From a former slave to two Nobel laureates, a selection of women writers in modern history and their often-overlooked narratives of Christmas.

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Matilda Joslyn Gage, who wrote about how cumulative advantage (a principle not named until a century later) erased women and their achievements from history, was herself erased from history because of cumulative advantage. The reason why You Don’t Know Matilda involves the Bible and science.

What the treatment of two of history’s original “nasty women,” Mary Hays and Mary Darby Robinson, can tell us about how society has long consigned outspoken women to infamy or obliteration.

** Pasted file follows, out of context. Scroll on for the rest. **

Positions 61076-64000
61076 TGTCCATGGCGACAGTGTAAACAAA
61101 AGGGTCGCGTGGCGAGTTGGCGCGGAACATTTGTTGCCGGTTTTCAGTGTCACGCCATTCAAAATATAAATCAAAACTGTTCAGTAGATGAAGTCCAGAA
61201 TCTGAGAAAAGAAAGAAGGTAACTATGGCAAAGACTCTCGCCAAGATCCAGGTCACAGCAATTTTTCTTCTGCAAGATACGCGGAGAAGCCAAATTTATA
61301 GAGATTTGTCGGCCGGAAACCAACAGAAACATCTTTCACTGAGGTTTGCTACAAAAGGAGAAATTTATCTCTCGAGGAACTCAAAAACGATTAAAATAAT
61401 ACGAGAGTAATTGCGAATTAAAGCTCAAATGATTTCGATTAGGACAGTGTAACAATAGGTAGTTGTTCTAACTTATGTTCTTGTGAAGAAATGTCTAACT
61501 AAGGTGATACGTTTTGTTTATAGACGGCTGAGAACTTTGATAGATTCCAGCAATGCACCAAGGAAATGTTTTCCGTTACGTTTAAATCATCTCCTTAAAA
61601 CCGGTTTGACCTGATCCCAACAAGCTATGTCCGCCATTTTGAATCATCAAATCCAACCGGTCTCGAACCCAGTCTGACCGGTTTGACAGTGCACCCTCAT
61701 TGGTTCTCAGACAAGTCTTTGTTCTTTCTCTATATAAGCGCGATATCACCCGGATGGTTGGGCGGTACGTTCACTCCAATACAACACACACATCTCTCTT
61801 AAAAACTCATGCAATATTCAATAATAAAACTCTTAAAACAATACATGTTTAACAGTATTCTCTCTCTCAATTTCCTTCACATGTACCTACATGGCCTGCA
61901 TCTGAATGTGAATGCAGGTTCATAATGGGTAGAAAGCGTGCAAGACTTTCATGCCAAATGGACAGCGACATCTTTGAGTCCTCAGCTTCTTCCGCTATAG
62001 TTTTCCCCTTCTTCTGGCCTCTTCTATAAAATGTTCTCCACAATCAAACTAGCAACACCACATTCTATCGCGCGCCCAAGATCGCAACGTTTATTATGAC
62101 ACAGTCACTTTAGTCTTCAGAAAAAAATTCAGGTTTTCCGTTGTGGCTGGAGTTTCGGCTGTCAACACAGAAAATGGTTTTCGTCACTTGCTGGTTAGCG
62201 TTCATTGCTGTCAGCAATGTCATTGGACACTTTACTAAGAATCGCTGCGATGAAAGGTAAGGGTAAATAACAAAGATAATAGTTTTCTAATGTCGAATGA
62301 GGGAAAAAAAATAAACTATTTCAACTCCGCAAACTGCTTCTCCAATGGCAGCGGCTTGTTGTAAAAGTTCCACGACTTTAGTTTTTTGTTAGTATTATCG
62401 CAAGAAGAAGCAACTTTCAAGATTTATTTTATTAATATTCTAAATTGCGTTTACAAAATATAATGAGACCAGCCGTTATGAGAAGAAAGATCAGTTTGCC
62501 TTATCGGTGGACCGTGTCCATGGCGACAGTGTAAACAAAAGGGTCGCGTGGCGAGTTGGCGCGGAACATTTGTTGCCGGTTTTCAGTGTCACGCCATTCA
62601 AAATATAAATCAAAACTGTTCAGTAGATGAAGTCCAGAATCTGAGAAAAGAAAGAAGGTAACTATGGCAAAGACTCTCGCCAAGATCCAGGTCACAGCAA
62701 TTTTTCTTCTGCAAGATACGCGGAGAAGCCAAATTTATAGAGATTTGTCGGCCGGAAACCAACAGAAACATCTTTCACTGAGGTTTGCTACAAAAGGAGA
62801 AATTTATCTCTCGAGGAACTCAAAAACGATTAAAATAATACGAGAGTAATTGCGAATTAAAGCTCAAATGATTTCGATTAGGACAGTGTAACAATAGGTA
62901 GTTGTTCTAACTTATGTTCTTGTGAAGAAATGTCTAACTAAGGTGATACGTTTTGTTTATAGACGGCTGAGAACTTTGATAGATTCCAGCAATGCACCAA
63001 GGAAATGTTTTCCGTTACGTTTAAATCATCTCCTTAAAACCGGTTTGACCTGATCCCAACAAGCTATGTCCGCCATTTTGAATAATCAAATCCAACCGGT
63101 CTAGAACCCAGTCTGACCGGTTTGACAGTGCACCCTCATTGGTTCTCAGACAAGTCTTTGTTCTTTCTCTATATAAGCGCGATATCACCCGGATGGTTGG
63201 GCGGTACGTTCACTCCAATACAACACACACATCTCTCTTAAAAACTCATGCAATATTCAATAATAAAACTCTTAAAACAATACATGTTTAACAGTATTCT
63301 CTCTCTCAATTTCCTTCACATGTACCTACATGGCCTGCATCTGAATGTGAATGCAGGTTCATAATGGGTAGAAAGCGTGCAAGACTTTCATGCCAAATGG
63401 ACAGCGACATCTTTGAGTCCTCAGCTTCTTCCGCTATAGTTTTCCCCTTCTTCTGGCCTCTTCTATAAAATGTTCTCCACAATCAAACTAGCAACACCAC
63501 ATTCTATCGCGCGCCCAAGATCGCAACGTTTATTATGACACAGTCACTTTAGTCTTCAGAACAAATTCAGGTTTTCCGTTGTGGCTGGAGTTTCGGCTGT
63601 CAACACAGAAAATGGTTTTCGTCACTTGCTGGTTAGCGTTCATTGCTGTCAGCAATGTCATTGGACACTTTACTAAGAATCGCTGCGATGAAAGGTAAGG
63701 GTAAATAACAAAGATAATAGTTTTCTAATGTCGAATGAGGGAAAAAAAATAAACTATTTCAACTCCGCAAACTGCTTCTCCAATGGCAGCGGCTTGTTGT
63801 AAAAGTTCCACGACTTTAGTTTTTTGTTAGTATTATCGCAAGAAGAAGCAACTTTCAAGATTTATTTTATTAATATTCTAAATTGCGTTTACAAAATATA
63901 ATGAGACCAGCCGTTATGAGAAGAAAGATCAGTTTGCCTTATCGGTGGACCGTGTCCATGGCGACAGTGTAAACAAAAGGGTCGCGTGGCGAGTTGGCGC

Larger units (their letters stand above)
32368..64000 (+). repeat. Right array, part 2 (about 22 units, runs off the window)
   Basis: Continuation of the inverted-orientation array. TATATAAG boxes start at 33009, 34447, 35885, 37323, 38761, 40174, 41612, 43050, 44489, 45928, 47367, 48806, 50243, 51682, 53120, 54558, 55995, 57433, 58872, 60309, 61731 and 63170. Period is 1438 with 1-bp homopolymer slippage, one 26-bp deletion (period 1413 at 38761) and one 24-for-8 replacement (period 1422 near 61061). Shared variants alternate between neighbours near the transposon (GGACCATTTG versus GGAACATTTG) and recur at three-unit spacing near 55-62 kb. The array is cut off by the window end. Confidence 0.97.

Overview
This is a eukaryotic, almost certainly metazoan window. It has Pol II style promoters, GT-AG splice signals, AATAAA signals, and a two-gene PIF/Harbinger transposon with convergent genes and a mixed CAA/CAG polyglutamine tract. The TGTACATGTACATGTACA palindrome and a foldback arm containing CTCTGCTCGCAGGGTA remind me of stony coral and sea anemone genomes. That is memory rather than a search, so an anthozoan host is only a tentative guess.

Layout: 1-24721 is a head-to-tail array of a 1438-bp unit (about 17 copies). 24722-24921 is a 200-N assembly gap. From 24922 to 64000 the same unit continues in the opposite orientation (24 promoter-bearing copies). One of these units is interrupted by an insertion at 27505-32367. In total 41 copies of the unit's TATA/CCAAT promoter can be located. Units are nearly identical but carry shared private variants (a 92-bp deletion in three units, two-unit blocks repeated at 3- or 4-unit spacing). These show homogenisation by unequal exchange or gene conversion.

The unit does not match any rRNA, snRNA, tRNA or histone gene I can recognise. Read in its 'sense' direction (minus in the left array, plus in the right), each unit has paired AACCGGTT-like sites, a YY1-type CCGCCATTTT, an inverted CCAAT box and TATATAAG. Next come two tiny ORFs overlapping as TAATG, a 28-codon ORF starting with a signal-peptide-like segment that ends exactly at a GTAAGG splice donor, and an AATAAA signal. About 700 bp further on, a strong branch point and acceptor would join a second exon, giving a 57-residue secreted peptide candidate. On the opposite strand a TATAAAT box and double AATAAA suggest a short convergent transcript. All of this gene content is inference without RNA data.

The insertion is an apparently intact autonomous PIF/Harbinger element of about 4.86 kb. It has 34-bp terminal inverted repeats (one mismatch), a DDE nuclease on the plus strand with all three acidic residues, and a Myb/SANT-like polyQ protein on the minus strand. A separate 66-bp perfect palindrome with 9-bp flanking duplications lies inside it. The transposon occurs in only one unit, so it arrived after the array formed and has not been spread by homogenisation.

How the dangerously powerful words of two of history’s original “nasty women,” Olympe de Gouges and Mary Wollstonecraft, were silenced, suppressed, and nearly lost to history.

In 1795, English writer Mary Wollstonecraft, internationally known for her defense of women’s rights, went on a journey to Scandinavia that helped her pull herself from the depths of despair and produce one of her finest works.